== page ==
Player controlled Michael Ford walks through an airport, blasting away at US agents who have been overtaken by an as of yet unidentified alien species. As the agents attack, they pass through loud metal detectors, of course sending off a warning signal to the player that an assault is underway.
It is important to note that prior to this action, the airport was evacuated by mere minutes according to the in-game dialogue. This begs the question as to why explosive oxygen canisters (red, of course) are sitting all over the hallways, primed to blow with a few bullets. Apparently the metal detectors do not work as advertised for people to come through the que with those in tow.
That is only one example of the last generation logic and design on display in The Conduit, a rather vapid first-person shooter on a console that can certainly deliver a fun experience in the genre.
Wrongly hailed as some form of savior for the Wii, the game might have made it as an amateur design, possibly as a Xbox Live Arcade or PSN affair. After all, such thrilling concepts as an alien race fighting against the player as they attempt to take over Washington are all the rage. As if that plot development wasn’t primed for a Sci-Fi Channel original movie, the inevitable line, “We don’t know who you can trust” ruins all suspense.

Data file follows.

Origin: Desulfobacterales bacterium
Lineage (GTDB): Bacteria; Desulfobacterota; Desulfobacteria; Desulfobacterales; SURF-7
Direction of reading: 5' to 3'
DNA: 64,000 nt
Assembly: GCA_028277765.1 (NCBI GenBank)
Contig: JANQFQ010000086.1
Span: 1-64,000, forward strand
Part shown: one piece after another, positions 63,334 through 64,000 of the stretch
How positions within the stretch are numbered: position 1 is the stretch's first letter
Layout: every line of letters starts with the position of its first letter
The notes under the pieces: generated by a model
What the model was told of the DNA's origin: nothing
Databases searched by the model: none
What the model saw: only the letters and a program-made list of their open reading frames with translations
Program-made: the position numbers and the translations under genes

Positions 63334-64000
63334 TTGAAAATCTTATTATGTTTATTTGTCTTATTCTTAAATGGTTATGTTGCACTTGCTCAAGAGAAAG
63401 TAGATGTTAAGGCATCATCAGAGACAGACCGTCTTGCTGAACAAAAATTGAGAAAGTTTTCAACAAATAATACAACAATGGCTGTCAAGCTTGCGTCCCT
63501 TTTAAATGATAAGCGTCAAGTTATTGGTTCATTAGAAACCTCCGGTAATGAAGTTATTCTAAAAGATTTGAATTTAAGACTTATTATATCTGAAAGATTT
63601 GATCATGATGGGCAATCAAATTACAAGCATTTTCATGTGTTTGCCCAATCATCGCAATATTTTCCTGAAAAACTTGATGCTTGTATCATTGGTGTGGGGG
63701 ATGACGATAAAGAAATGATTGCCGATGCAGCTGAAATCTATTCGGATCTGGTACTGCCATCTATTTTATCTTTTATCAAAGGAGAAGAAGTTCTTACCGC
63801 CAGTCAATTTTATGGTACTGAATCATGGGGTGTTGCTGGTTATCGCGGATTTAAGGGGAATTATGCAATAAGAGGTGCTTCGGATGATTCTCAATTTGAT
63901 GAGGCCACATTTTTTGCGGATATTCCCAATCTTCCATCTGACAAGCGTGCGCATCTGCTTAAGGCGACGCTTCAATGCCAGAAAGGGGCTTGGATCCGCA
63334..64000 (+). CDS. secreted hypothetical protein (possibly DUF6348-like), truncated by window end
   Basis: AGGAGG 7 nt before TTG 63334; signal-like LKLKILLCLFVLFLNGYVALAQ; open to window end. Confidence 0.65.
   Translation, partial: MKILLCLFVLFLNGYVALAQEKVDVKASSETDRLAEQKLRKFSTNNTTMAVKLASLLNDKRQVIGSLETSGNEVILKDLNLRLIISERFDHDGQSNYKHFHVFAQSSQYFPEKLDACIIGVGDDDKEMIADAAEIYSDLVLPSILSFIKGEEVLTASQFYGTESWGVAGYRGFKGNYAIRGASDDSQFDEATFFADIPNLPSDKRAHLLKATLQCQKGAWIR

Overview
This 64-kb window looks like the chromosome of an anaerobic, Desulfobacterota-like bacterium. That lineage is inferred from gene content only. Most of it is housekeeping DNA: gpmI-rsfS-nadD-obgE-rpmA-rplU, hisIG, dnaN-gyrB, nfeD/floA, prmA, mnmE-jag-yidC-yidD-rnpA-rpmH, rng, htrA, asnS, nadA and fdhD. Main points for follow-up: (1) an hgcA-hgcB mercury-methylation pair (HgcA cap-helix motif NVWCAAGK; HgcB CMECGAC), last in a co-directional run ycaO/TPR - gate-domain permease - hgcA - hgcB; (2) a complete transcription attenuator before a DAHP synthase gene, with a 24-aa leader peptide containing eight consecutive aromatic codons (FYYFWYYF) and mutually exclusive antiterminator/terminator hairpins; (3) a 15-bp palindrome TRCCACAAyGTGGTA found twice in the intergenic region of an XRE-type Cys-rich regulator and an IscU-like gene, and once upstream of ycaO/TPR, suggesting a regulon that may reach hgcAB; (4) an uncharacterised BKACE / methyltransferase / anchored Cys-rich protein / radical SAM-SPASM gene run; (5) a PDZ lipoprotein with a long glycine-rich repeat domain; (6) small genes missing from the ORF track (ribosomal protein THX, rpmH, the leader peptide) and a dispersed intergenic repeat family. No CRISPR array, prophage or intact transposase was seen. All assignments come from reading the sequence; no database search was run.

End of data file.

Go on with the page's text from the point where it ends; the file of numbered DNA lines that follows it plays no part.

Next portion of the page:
Mechanically, The Conduit is sound. Guns deliver a fair sense of satisfaction, particularly alien weapons which deliver significantly more push. Aiming is wonderful, although tossing grenades with the nunchuck is miscalculation considering how easy mistakes can be made.
Multi-player is fine and enjoyable since the mechanics are sound, including a unique mode entitled Bounty Hunter. Here you only earn points for killing your target; other enemies are fodder although also looking to kill you to clear their path despite a point loss.
Back to single player, Conduit delivers average and marginally enjoyable play until the A.S.E. (All Seeing Eye) comes into play, an impossibly stupid concept that stops the game cold. It is used to find secret objects, but also to unlock doors which have hidden switches on the wall (planted by the aliens). They can only be found with the A.S.E. out, meaning you are defenseless should the room still contain foes.
The problem is compounded by breaking one of the key rules of game design: Infinitely spawning enemies are not fun. Conduit has these points by the hundreds, requiring grenades to be thrown into the holes transporting aliens to stop the flood (or busting open egg sacks). However, battling through countless tiny enemies with an AI pattern set to “swarm” and hopefully getting a grenade through is a battle that is played out the first time you encounter it.
Adding to the aggravation is the sound hidden objects make when you’re near them. It is needed because these objects are never logically hidden, fine for unlockable extras, not so much for door locks. As you’re fighting, the game is constantly prompting you to pull out the A.S.E. to look around, breaking another critical design rule: Avoid repetitive noises, which could have been solved here by waiting until the room is clear before sounding the alarm.
Don’t worry Wii owners, there has to be something else coming down the line that doesn’t commit such blatant design errors.